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  1. nlappos

    This is a great conversation! To add fuel to the fire, here is a sketch I found that supposedly matches the J3 gear, it is also the EAA Biplane cabane gear.

    Please note that the dimensions are quite close to the gear I am installing, any differences are due to the Avid's much wider side by side fuselage.Eaa_Biplane.thumb.jpg.594510c14890476e0e


  2. Barry Cole

    Yes, the weight does NOT include the tail-wheel. My old spring and tail-wheel is 8.6 lbs. I will let you know the total weight after I get the right tail-wheel bolted on. I think it will be the same weight or a bit lighter.

  3. Gunderson

    I went BasicMED as soon as it was available last May.  I've had the same GP for 25 years and told him he had new powers now, which was the first he'd heard of it.  My 3rd class was expired for a couple of years since I didn't need it after trading my PA16 for a SkyRaider LSA, but I needed it back before I could start flying my Cozy last June. Timing was perfect for BasicMED coming on line for me.  The GP was cooperative, the process was easy, and my insurance covered the exam (whereas it would never cover the first class exam with an AME in the past).  Coincidentally I discovered in the hearing test portion that tinnitus had snuck up on me without me noticing but I'm very aware of it now.

  4. Steveirving


    On post flight I noticed the push pull tube on my nose wheel pedal control was bent.  Upon inspection the tie rod end snapped off in my hand.  

    Looks like the part number is "CLG 20 push-pull tube for nose gear steering" out of my Avid original parts list.

    The threaded portions are AN3 3/16" thread and the entire rod from eye to eye is about 8" with about 1.5" of adjustment in or out.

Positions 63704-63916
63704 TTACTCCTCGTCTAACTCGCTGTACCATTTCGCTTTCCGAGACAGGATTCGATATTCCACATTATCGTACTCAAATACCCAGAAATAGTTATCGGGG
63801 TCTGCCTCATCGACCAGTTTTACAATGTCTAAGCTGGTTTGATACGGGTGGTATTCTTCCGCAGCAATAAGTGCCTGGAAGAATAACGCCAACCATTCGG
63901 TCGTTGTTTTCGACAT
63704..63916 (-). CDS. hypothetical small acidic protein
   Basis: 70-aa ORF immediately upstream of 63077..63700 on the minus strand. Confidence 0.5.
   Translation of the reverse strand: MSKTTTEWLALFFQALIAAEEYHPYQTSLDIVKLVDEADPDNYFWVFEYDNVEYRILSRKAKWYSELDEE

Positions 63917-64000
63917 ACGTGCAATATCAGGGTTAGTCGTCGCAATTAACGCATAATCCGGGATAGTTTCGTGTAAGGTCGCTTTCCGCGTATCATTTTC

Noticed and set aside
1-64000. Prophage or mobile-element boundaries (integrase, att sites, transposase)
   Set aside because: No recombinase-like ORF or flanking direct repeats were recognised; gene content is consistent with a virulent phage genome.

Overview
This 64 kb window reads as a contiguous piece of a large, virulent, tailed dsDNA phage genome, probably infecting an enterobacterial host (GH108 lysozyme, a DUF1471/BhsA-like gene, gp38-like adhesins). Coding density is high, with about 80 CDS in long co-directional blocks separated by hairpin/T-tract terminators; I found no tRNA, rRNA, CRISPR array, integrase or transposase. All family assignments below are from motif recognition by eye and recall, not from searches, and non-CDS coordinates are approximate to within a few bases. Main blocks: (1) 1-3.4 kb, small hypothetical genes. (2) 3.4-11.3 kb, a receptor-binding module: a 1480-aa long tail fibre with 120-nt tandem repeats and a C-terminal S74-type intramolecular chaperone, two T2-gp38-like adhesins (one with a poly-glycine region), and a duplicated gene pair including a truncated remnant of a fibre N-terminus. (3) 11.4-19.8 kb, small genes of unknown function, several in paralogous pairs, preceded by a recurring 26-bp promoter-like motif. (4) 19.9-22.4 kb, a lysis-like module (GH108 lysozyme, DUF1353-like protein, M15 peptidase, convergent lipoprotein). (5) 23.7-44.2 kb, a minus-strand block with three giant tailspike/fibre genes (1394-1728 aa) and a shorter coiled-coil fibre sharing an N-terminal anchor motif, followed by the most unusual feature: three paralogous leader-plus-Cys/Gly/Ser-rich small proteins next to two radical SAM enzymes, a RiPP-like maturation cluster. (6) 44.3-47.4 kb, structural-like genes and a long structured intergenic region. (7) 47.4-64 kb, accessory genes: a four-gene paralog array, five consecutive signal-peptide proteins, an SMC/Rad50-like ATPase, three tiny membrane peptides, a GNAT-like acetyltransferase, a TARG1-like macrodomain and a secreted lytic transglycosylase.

The AN3 threads are welded into the tie rod.

    I was hoping this would be as easy as finding a tie rod with 3/16th AN3 threaded ends 6.5" length total and I could just pop the tie rod eye on the ends.

    Looking for GOOD leads to acquire or fabricate this part.

    (I'm aware I can search online.  I know of aircraft spruce. I have a local welder. I plan to email Avid)  :)

    Looking for some good ideas or leads.


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  5. Avid Randy


    That Sounds Great!!!  #1. I don't need a stretch for the 912 and #2. That the extended speedwing seems to be going well for Joey and your personal results in the great performance.  I was already planning on adding VGs too.  So it sounds like I am starting down the right road with the upgrade to the wings to end up with a Great Bird.  Guess I need to reach out again to Mark at New Avid and get the parts I need to extend my wings before I get started on the wings.



    Again thanks for all your input regarding the 912.  I really would like to have the 912 as it being a 4 stroke but was leaning back to the 582 obviously for cost reasons.  But after some of your info I definitely would prefer the 912.  Have to see how it all works out.

    No worries about pushing the 912 I appreciate all the info as it helps to prepare for the right decision down the road.  If you do see a good deal out your way please let me know.  I would just have it shipped.


    Thanks guys


    1 person likes this
  6. Avid Randy

    Sorry I have been wanting to post this for you for a while but just keep forgetting to pull out the belly pan and unwrap it to take a pic.  I just purchased a complete Mark IV kit and this is the belly pan that was in the kit.  Maybe you already made something but I wanted to make sure to get this out to you in case you have not. 

    After unwrapping it seems it was beat up a little through my transfer/transport or during the last 26 years of storage who knows.  I included several photos for your review.  It is 33 1/4" wide x 24 5/8" long.  The 24 5/8" is the length with the bend in the front.  When flattening out the front edge (as much as possible without distorting) it measures 24 3/4".  The bend is 3/4" and I would guess it to be 45 deg.  I did not get the degree but if you really want it I can measure.

    Wishing You The Very Best On Your Build!!!  I'm Looking Forward To Mine!

    Randy from PA

    Belly Pan 2.jpg

    Belly Pan 3.jpg